"Thirsty for justice, she'll settle for blood."
Over the years Vampirella has become known as a venerable sex symbol for all things red and sticky (namely as the patron saint for fans of skin tight red bikini costumes and blood-sucking fiends everywhere). Her fame comes mostly from her long-standing background as the creation of über-fanboy Forrest J. Akcerman, not to mention her decades long histories with both Warren Publishing and Harris Comics which have likely aided more than a few fanboys through puberty. On the other Vampirella's film adaptations have been less than kind.
In the first attempt to bring the busty vixen to theaters in the mid-70's (for more information visit The Unofficial Hammer Films), both Hammer and Vampirella saw their fair share of setbacks (Hammer Films was shut down shortly after abandoning the project). That story reportedly featured Peter Cushing as a wizard named Pendragon, model/actress Barbara Leigh as Vampirella and plenty of risqué, karate-fueled female action. To think, what an obscure Hammer Horror treasure that would have been.
What we got instead is 1996's direct-to-video effort by director Jim Wynorski (976-EVIL 2: The Astral Factor, Ghoulies IV) who has apparently since gone on to direct a string of rather lackluster, "Skinemax-inspired" films such as The Bare Wench Project and House on Hooter Hill. Looking back then, one might see how Wynorski first cut his teeth, so to speak, with this sci-fi, softcore porn adaptation of Vampirella. I might further preference that schlockmiester Roger Corman is also attached as Executive Producer, so... yeah.
"Vampirella, where the hell are your boobs?!" says a young Forest J. Ackerman.
The film stars a cast of C-listers including The Who frontman Roger Daltrey who's performance is on the verge of cartoonish as main baddie Vlad and Talisa Soto as Vampirella who proves to be neither voluptuous nor edgy enough to fill Vampi's knee high boots. Guest appearance by Angus Scrimm as the High Elder and John Landis as "Astronaut #1 (Beard)" provide a few in-genre winks, but surprisingly enough the best performance was by Brian Bloom as right hand baddie Demos.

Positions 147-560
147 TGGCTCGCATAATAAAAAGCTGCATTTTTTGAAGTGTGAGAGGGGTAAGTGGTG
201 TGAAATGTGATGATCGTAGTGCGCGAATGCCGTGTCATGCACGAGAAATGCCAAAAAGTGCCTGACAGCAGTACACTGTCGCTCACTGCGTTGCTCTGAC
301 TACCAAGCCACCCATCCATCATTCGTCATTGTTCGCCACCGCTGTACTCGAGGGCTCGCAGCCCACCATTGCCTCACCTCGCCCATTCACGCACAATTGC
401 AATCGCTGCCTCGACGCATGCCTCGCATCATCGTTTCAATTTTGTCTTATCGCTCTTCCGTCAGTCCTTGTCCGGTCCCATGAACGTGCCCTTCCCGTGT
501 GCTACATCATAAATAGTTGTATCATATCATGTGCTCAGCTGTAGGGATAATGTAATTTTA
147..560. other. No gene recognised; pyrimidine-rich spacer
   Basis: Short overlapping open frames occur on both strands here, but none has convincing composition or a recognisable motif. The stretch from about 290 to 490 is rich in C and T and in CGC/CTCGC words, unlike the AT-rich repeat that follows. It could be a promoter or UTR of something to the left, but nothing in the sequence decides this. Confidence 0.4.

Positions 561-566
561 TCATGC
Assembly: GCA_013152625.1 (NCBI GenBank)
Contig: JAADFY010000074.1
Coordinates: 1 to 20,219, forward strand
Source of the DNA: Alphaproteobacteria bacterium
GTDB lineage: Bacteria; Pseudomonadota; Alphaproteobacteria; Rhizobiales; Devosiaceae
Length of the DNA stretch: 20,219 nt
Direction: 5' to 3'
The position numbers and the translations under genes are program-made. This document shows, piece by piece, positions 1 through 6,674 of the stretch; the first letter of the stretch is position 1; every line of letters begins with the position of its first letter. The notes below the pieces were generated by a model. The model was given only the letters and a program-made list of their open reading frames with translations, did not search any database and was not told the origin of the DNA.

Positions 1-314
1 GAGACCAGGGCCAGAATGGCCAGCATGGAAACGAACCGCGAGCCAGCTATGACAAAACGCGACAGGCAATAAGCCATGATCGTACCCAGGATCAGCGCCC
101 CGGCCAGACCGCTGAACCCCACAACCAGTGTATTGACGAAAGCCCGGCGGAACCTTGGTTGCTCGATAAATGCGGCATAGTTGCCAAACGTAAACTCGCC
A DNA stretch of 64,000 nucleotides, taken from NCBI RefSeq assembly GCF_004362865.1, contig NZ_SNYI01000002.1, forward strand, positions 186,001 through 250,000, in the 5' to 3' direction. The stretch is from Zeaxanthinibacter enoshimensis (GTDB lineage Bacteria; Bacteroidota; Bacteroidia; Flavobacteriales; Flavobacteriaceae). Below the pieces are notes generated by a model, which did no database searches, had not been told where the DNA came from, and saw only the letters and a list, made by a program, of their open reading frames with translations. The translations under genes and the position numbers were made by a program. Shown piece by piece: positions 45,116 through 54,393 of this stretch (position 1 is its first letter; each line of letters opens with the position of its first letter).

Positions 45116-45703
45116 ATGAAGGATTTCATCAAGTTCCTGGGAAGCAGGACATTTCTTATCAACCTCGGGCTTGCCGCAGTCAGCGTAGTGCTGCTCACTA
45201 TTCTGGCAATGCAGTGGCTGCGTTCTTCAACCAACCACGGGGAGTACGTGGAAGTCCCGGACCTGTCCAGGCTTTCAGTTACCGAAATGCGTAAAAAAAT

The plot, while not as fantastical as Hammer's iteration, is campy enough to warrant a few laughs ad basically follows Vampirella on her mission of vengeance against the coven of space vampires that killed her father. She follows them to Earth (30 some-odd years later) where they have since gone viral and formed a worldwide cult of fanged, power hungry bad guys. Organized to stop this vampire menace, paramilitary group PURGE (led by Adam Van Helsing) has made it their mission to eradicate the vampire menace from the face of the Earth... but ever so politely I might add.
Daltry looks like a cross between Batman villain, The Joker, and a new wave Dee Snider from Twisted Sister. At least he can sing.
After hitching a ride on a space shuttle that has so conveniently decided to return to Earth around the very same time that Vlad is planning to take over the world, our first glance of Vampirella is in an alleyway as she emerges from a waft of fog and moonlight like Kristanna Loken from Terminator 3: Rise of the Machines only, you know, with a far less flattering costume and comic book karate chops instead of super cool laser-guns for arms.
Anyway, she saves a young Forrest J. Ackerman (played by David B. Katz) from some thugs and decides to inexplicably follow him home where she proceeds to tell him her complicated origin story before using the advances technology of his home computer (wowy-zowy!) to find the location of Vlad's evil henchmen #1. She then lays a wet one of Forry and leaves, but not before Forry grants her the title of Vampirella by combining her name (Ella) with "the vampire girl" even though she never once bore her fangs or remotely mentioned being a vampire in front of him. It was a nice enough sentiment, though, I suppose.
A naked chick with fangs?! This might be so hot... if it made any sense in the film AT ALL.
Special effects and costume design border of the edge of no-budget with scenes of vampires burning in the sun consisting of nothing more than sizzling sound effects and spotlights, relatively minimal sets, and inexcusable transformation sequences that hearken back to John Carradine's silhouetted transformation into a bat in House of Dracula. Random bits of topless women only add to the bizarre spectacle rather than coming across as much welcomed scenes of gratuitous nudity. Likewise the rest of the film sort of devolves into some convoluted plan by Vlad to block out the entire sun, super-macho slugfests between a horde of extras, and an anti-climatic battle between Vampirella and Vlad. (Note: vampires look much less scary when they run.)
In the end, it all manages to be rather entertaining in spite of itself. It's not much worse than other guilty pleasures like Howard the Duck or Masters of the Universe and even manages to eek past Bloodrayne in terms of being the second worst film with a female vampire lead. Strangely enough, there did seem to be plans for a sequel entitled Death's Dark Avenger that was promoted at after the credits even though the ending to the film didn't insinuate a need for another entry into the series. Here's hoping with interest in the character rising due to Dynamite Entertainment's recent purchase of the property and subsequent publication of a new Vampirella series the time might be right for a proper big screen remake. Just saying.
The second Vampirella film that never was and never will be.